Others, it appeared, thought differently, for the hawker was taken up a few days afterwards at Wakefield, and there became evidence against the printer, who was tried at the January Quarter Sessions, 1795, and found guilty of publishing. This verdict, which was in fact an acquittal, was refused by the court; and the jury, on reconsidering for another hour, then gave in a general verdict of guilty. The sentence, which was delivered by M. A. Taylor, esq. who presided, was a fine of twenty pounds, and three months imprisonment in York Castle.
Our author was not ruined by his incarceration; for an active friend superintended his business during his confinement; and on his return, after the completion of the sentence, he was welcomed home by all parties, as one "more sinned against than sinning." On resuming his editorial duties, in order to banish speculative politics as much as possible from the Iris, he commenced a series of essays, which he called "The Whisperer." A very considerable portion of genuine humour, both in prose and verse, was observable in these effusions; and though they were hastily written, and hastily published, to meet the public eye, they will be read with much interest by those who may have the good fortune to possess one of the very few copies which (in 1798) their ingenious author published in a single volume, for the originals in the Iris must have nearly all perished by the accidents which generally make newspaper literature so short-lived.
It was not long, however, notwithstanding his anxiety to avoid giving offence, before the amiable editor of the Iris was again entangled in the web of law. He had scarcely become warm in his office, when a riot took place in the streets of Sheffield, in which two men were killed by the military. He detailed the circumstance, as it appeared to him, correctly; but a magistrate in the neighbourhood, who was also a volunteer officer, felt aggrieved at the narrative, and preferred a bill of indictment against the printer for a libel, which was tried at Doncaster Sessions, in January, 1796. The defence he set up was a justification of the statement which he had published; and a cloud of witnesses established it. He was however found guilty, and sentenced to pay a fine of thirty pounds, and to suffer another imprisonment in York Castle for the space of six months. Whatever may be thought of the sentence, it is but justice to both plaintiff and defendant, to add, that 'the former treated the latter, after his return from York Castle, with marked kindness and attention; promoted his interest by every means in his power, and even seemed to take a pleasure in shewing him marks of respect in public. A few years before he died, (for he has been dead many years,) when presiding at the Quarter Sessions, he saw Mr. Montgomery amongst the crowd of auditors, and instantly called to the proper officer to make way for him, inviting him, at the same time, to come up and sit upon the bench beside himself, where he would be less inconvenienced. Mr. Montgomery did seat himself there, and who would not, at that moment, have envied his feelings? His was the triumph of proclaimed truth and innocence. And yet the circumstance reflected honour on the proper feeling and candour of his late prosecutor.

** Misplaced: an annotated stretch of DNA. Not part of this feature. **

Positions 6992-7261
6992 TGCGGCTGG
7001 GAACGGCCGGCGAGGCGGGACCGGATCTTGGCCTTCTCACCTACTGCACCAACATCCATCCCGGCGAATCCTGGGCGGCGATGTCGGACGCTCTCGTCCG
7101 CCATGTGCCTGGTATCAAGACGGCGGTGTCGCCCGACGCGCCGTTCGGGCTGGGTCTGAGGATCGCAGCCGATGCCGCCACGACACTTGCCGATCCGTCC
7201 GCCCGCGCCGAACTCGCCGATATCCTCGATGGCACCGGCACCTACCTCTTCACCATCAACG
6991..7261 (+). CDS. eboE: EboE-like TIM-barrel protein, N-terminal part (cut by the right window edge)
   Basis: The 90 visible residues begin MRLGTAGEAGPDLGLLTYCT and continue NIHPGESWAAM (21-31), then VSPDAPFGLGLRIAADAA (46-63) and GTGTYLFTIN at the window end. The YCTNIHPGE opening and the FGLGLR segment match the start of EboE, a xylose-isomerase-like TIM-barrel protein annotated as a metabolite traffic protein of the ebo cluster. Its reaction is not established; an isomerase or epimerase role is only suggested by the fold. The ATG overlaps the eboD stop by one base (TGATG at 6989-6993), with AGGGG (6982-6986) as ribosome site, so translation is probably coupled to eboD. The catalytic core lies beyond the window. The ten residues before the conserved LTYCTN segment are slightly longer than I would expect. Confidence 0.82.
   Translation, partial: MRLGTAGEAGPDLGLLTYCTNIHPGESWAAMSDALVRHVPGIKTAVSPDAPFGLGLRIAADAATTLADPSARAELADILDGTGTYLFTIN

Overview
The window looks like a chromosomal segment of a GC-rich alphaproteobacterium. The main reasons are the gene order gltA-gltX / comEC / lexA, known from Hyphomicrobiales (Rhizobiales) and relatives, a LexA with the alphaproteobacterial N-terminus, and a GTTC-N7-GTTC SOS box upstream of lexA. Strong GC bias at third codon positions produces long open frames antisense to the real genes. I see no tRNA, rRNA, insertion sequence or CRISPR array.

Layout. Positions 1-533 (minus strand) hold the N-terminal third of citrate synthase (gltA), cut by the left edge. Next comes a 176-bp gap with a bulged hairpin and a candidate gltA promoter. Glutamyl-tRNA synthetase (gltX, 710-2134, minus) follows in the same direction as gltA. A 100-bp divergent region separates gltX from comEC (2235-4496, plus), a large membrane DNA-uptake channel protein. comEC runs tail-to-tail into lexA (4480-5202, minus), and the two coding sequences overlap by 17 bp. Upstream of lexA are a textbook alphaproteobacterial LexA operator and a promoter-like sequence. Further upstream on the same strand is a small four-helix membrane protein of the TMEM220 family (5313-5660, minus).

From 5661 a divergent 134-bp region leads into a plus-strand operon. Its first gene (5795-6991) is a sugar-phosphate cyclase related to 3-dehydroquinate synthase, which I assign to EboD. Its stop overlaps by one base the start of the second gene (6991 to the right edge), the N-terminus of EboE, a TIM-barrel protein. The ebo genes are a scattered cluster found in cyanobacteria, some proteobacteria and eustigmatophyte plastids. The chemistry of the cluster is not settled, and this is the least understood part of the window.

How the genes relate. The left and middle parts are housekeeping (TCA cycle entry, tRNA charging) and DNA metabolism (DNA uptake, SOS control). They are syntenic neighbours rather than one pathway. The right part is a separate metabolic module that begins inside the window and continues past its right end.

Whilst Montgomery remained in York Castle, where he had the satisfaction of being treated with respect by all around him, and where, after a few days, he was accommodated with an apartment exclusively his own, and with the range of the extensive Castle yard, he bore up his spirits by the consciousness, that his sufferings were unmerited; and filled up his time by correspondence with his friends, by writing articles for his newspaper, and by seizing the opportunity which secluded leisure afforded him, to new-string his lyre; his
Solace of his bleeding heart;
for it was now that he, composed the poems, which he afterwards (in 1797) published under the title of Prison Amusements. He also revised, during his seclusion, a work of greater magnitude, replete with wit, and with such wild sallies of humour, that no one could suppose that they emanated from the pen which traced the "Harp of Sorrow." This work, however, has been profitless; for he could not be prevailed upon to let it meet the public eye, though it was calculated to have caused as many hearty peels of sympathizing laughter, as his melancholy tones had drawn tears.